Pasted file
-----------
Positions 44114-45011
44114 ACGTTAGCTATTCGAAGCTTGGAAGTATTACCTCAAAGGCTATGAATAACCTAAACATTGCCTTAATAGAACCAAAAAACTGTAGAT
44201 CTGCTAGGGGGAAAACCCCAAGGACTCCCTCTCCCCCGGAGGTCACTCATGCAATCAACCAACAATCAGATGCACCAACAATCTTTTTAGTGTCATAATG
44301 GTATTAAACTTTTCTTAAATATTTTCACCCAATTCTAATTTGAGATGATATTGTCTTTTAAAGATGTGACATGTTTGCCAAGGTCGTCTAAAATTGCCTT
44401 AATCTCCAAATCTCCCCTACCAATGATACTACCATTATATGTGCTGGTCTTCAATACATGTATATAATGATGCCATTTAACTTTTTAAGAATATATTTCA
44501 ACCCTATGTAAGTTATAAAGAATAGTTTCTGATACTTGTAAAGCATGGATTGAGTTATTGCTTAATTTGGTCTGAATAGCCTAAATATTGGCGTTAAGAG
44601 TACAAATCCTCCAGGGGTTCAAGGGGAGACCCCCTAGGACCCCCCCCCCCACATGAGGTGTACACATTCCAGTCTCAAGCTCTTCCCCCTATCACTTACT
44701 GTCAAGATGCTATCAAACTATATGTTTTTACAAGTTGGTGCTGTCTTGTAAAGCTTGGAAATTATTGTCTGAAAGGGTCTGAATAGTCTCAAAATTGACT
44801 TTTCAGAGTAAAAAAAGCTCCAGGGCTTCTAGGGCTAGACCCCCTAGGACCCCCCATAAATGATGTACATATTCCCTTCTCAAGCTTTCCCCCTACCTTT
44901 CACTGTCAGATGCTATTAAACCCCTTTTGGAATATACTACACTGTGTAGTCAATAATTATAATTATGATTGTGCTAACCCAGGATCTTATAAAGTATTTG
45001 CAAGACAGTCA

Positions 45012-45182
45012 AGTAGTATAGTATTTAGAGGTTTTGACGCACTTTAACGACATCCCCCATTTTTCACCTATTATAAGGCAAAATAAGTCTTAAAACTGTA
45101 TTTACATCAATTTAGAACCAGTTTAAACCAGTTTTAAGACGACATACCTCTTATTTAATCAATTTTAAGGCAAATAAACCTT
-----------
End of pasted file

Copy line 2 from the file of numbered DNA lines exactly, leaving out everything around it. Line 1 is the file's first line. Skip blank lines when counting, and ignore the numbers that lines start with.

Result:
44114 ACGTTAGCTATTCGAAGCTTGGAAGTATTACCTCAAAGGCTATGAATAACCTAAACATTGCCTTAATAGAACCAAAAAACTGTAGAT